The Venango County Veterans Affairs office is rolling out a new program to combat suicide by veterans.
Harry Whittemore, the county’s VA director, said that when he started his job about a year ago, he was approached by Shannon Mahoney, the county’s human services deputy administrator of systems, about working with veterans on a suicide prevention program.
The program, which involves training for veterans to help connect other veterans with resources, is called Battle Buddies.
He said he worked with Mahoney and the Venango County Suicide Prevention Task Force to put the program together.
“The state is on a downward trend (for veteran suicides), but for a small county our numbers are rough,” said Whittemore, who added that “one is too many.”
The plan is to offer a training to veterans so they will have the knowledge to be there for other veterans. The training will be in two phases, he said.
The first phase is QPR (Gatekeepers Training) which is general suicide prevention training, Whittemore said.
The second phase will be veteran specific QPR training, he added.
“After the training is done, veterans can engage other veterans and if they need help, refer them to resources,” Whittemore said. He said the county has good resources for suicide prevention that could see greater use.
The training is “a couple of hours long” and in person, Whittemore said, adding that he and another veteran have completed the first phase of the training.
Whittemore said he is waiting to get a group of veterans who have completed the first training before offering the second phase of training.
Veterans who have completed the training will receive a challenge coin. The coin features the program logo that combines the Venango County Veterans Affairs logo and the county suicide prevention task force logo on dog tags.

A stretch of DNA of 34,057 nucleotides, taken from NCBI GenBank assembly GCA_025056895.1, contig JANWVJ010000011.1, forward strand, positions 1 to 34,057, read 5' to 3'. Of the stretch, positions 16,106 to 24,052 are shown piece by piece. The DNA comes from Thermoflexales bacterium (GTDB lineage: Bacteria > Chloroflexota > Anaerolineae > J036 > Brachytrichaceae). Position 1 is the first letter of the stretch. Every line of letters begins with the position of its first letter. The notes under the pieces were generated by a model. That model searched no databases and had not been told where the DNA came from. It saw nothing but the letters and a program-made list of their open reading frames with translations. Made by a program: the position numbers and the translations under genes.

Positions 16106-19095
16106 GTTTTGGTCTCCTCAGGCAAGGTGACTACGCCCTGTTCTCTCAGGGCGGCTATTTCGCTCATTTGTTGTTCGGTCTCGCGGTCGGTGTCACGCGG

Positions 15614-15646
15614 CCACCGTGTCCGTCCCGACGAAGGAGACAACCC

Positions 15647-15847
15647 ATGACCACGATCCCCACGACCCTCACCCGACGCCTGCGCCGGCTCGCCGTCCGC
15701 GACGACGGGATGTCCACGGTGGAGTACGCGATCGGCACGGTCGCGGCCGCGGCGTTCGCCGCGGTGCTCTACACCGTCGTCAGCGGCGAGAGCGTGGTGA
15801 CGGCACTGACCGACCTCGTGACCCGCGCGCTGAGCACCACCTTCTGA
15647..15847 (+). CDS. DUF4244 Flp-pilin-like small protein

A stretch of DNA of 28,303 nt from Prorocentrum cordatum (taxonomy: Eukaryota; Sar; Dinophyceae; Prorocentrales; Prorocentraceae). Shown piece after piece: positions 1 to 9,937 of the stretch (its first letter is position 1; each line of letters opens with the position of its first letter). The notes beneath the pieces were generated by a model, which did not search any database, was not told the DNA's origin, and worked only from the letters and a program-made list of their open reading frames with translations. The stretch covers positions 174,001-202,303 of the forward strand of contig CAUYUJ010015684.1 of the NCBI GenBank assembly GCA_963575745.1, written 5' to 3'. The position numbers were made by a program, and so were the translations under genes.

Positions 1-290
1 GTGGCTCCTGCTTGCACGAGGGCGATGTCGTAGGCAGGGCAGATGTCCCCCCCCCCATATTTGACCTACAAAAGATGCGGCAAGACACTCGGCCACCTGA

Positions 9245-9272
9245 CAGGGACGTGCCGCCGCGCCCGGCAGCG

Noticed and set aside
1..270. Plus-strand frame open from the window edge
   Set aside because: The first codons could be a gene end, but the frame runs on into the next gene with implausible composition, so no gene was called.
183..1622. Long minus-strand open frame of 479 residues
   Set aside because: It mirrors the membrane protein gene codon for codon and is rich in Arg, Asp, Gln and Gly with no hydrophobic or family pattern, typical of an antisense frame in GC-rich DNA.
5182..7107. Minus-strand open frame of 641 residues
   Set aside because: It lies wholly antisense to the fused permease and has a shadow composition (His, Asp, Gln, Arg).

The program is still in the initial phases, Whittemore said. Once veterans have gone through the suicide prevention training they could partner with another veteran who has also been trained or one who hasn’t been trained.
Or trained veterans could not be partnered with a buddy at all, he added.
“Veterans engage with other veterans at clubs and other places. We have the most contact with each other,” Whittemore said.
Whittemore said a training is scheduled for Dec. 1 at 737 Elk St. in Franklin. Veterans who are interested in participating may can call the VA office at (814) 432- 9780.
“If I get 10 a year, I’ll be happy,” Whittemore said of training veterans.
To get the word out about the program, Whittemore has purchased 300 rubber ducks with veteran hats on to tag Jeeps with. He attached information to the ducks about the Battle Buddies program.
In coming years, Whittemore said he would like to have an annual releasing of the ducks with different themes that honor veterans and bring attention to the challenges they face.
To get the program off the ground, Whittemore applied for and received a state Veterans Trust Fund Grant of $20,000 to cover training, supplies, marketing and a guest speaker.
Whittemore said he isn’t ready to reveal who the speaker will be, but the event will be free for veterans.
Whittemore said there is a regional veteran suicide hotline, 988 and then press 1, and a county crisis number, 9111, for veterans who are in need of help or who are considering suicide.
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